by Gene Callahan
Having discussed in a previous post the libertarian contention that following the non-aggression principle implies holding libertarian policy views, I wanted to follow up here with an example from The Republic.
Now, let us begin by noting that Socrates, towards the beginning of the work, states a non-aggression principle (NAP) even stronger than the one usually framed by libertarians. It is not merely wrong, he claims, to do injury to one who has not injured you, it is even wrong to do injury to someone who has injured you. The details of the argument need not concern us here; the relevant point is that Socrates endorses a strong version of the NAP.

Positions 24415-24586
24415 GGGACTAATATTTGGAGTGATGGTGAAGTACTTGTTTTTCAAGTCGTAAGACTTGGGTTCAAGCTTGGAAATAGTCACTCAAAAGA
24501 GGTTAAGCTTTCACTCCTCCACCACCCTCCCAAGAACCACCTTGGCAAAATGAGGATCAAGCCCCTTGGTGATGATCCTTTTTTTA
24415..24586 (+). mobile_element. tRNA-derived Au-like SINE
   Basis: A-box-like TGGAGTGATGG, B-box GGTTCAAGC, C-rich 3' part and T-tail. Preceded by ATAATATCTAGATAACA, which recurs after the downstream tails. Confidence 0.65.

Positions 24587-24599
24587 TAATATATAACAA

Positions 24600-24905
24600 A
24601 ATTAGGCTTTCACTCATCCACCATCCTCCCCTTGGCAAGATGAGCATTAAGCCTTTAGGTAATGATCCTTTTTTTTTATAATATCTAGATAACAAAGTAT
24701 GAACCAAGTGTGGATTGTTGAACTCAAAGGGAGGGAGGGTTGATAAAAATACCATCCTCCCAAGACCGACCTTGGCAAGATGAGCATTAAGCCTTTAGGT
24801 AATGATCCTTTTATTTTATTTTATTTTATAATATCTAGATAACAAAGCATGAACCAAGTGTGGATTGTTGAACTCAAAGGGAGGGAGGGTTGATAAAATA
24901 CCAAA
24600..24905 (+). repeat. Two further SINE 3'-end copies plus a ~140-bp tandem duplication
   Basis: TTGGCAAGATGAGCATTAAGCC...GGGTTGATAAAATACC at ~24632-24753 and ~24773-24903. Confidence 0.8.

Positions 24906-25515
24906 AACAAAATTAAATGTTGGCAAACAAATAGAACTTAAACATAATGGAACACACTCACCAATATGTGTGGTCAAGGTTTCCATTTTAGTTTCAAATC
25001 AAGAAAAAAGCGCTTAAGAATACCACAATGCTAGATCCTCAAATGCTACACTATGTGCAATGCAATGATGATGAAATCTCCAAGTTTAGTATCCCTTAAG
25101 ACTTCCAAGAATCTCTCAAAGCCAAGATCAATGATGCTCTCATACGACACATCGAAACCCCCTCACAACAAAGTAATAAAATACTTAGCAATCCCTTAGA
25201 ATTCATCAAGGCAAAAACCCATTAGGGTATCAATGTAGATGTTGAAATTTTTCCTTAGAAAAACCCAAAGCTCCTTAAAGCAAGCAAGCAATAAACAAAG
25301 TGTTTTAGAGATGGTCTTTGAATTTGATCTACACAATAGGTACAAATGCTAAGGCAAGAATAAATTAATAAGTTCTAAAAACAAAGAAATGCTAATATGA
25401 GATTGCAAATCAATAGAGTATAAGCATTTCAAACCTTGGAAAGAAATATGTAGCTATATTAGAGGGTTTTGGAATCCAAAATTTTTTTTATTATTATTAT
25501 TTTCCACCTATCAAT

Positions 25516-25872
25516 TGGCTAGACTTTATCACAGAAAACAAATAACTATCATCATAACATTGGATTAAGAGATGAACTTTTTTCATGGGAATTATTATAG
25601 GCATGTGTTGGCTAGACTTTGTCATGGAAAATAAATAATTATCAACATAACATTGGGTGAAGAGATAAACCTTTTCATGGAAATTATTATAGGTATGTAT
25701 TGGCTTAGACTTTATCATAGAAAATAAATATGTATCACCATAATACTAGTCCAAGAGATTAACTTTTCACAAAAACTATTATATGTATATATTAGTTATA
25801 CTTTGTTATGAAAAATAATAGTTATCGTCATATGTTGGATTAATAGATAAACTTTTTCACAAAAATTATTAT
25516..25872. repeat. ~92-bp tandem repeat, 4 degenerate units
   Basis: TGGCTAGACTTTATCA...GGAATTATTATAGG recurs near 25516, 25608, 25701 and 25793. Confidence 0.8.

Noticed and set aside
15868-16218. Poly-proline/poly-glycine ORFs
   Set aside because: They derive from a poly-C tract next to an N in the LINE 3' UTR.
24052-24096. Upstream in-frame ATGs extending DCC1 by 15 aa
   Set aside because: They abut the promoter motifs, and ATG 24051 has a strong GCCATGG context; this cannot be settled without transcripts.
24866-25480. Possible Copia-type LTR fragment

But then, of course, Socrates (or Plato, if you wish to consider “Socrates” here as a sock puppet) goes on to paint a vision of the just State in many ways far more extensive than anything we even have today in the US, including things like tight State control over art. How can this be? Continue reading